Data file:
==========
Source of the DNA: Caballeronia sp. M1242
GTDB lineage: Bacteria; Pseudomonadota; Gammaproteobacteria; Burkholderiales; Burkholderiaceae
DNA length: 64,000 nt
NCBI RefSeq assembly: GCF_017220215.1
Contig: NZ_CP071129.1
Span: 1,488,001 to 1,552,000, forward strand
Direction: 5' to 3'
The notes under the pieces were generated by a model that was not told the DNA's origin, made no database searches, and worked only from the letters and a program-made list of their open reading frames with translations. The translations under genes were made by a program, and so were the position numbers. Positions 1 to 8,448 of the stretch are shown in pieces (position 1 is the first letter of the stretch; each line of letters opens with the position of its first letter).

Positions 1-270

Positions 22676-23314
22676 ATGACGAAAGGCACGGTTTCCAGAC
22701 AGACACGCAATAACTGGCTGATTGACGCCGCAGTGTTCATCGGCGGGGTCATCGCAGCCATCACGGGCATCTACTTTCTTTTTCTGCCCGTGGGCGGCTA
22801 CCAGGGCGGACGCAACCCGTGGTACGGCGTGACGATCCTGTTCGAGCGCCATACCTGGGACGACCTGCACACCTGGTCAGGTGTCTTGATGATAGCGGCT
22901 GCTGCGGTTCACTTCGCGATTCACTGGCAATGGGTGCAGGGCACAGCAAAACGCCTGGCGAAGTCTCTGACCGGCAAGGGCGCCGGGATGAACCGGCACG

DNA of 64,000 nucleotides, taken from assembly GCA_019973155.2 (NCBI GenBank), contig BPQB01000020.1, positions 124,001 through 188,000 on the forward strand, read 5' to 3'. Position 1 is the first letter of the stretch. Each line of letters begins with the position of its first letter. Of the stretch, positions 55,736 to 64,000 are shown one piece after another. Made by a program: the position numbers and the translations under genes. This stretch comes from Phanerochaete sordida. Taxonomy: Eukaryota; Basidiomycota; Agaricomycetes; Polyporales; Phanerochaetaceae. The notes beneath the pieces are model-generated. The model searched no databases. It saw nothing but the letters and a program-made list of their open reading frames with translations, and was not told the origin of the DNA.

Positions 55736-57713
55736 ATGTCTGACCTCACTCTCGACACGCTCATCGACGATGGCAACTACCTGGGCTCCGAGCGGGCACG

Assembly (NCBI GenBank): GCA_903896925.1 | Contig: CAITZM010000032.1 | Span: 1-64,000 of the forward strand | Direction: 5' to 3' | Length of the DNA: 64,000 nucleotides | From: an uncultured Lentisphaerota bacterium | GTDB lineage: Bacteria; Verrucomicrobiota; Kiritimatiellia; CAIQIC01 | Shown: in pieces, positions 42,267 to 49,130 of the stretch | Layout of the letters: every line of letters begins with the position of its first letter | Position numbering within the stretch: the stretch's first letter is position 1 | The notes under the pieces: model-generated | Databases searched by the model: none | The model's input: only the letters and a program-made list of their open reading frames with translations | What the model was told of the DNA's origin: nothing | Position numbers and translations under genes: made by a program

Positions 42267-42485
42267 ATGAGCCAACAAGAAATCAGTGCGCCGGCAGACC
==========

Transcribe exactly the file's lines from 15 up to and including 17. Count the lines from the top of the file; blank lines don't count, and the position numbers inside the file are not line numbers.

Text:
DNA of 64,000 nucleotides, taken from assembly GCA_019973155.2 (NCBI GenBank), contig BPQB01000020.1, positions 124,001 through 188,000 on the forward strand, read 5' to 3'. Position 1 is the first letter of the stretch. Each line of letters begins with the position of its first letter. Of the stretch, positions 55,736 to 64,000 are shown one piece after another. Made by a program: the position numbers and the translations under genes. This stretch comes from Phanerochaete sordida. Taxonomy: Eukaryota; Basidiomycota; Agaricomycetes; Polyporales; Phanerochaetaceae. The notes beneath the pieces are model-generated. The model searched no databases. It saw nothing but the letters and a program-made list of their open reading frames with translations, and was not told the origin of the DNA.

Positions 55736-57713
55736 ATGTCTGACCTCACTCTCGACACGCTCATCGACGATGGCAACTACCTGGGCTCCGAGCGGGCACG